I’m still catching-up on my holiday blogging. Unfortunately, I think I needed a little distance to gain some perspective on Christmas 2015, also known as “Barforama.” Stories for another day.
In the meantime, I’ve noted that my husband, the one that I’ve been hanging out with for many, many years, uses a particular phrase with noticeable regularity. I’ve never noticed this, so I’m unsure if it’s new or if I was just oblivious or if maybe he’s started hanging out with his childhood youth leader, Father Rod? Now I’m sure you can just hardly contain yourself to know what this phrase is. And even if you don’t really care, keep reading…
So on Christmas Day, each of the boys received their very own drone. Now I must describe these drones because once we showed them to Nonna, it completely changed her mental picture of how “menacing” this gift was to society.
Imagine a teeny, tiny clover shaped helicopter about the size of your palm. Or just click this link to see a picture. Stepping on it would be like squishing a bee… That’s why it’s called a Nano. In the ’80’s we’d have called it a remote controlled helicopter. It has no camera or assassination capabilities… and the precision with which you can fly it is, well… what’s the opposite of precision?
So on a bright, sunny Christmas Day afternoon, Auntie Anlala, Uncle Geoff, Granddad, Devon, a barefoot Baby Brian, Jake, Nate, and I meander to the giant soccer/baseball fields at Lincoln High.
It’s a bit breezy, so we find a location in the middle of the field without any nearby trees or power lines. It’s our virgin voyage, our maiden flight, and I volunteer to test out how easy or hard it is to control one of the drones. We place it on the grass… all systems go. We have liftoff!
But it goes pretty fast, and shockingly high, and in a bit of a panic as it’s approaching the fence, it plummets from a remarkably high altitude back to Earth. Jake runs into the distance to grab it and bring it back. One second I see him holding it like he’s holding a bee by its wing, the next second he is screaming at me, “It’s gone! It’s gone to Kingdom Come! To Kingdom Come!”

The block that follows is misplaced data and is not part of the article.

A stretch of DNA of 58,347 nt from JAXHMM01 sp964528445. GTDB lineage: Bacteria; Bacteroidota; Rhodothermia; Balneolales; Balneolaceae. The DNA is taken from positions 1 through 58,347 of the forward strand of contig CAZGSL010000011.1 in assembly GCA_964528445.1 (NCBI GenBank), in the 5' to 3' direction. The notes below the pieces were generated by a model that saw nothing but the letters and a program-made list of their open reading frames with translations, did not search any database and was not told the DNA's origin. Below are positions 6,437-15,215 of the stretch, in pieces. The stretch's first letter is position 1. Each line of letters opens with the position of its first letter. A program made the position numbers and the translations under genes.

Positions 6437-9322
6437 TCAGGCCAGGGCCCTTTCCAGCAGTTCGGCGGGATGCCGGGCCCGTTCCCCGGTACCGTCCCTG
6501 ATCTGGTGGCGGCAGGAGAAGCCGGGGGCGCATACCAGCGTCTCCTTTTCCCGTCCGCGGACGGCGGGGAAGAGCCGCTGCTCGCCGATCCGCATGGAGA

I approach him as he’s freaking out, arms flailing, eyebrows sky high… and clearly whatever bad thing has happened is my fault. The pilot goes down with the ship, I mean the drone. In an exasperated voice he tells us that he had it, but then it started buzzing his finger and he let go of it, and then it flew up into the air, over the fence and the trees and the power lines and into the great beyond, otherwise known as Kingdom Come.
Of course at this point I feel terrible. I’ve just lost the drone on its very first flight. We realize the problem is that the left control sticks in the up position and that cutting the power is the only fail-safe way of grounding our aircraft. But this learning is too little too late. Our new Nano is likely entering protected airspace, or stuck on someone’s roof, or crash-landed in a neighbor’s backyard, never to be seen again.
Fortunately, Uncle Geoff has his wits about him and silences us all with his hands outstretched.
“Shhhhhhh. Listen carefully. Maybe we can hear it.”
We’re quiet for a moment and then we hear something. The sound of a buzzing miniature drone in the front yard of a house across the street. There it is! Hallelujah, praise the Lord! We’re saved! Or maybe I’m saved.
Geoff scales the eight-foot chain link fence in his flip-flops, crosses the street, gingerly picks-up our baby ‘copter, and returns to a crowd of cheering disciples. Fortunately, there were no other close calls after that brush with death… or Kingdom Come.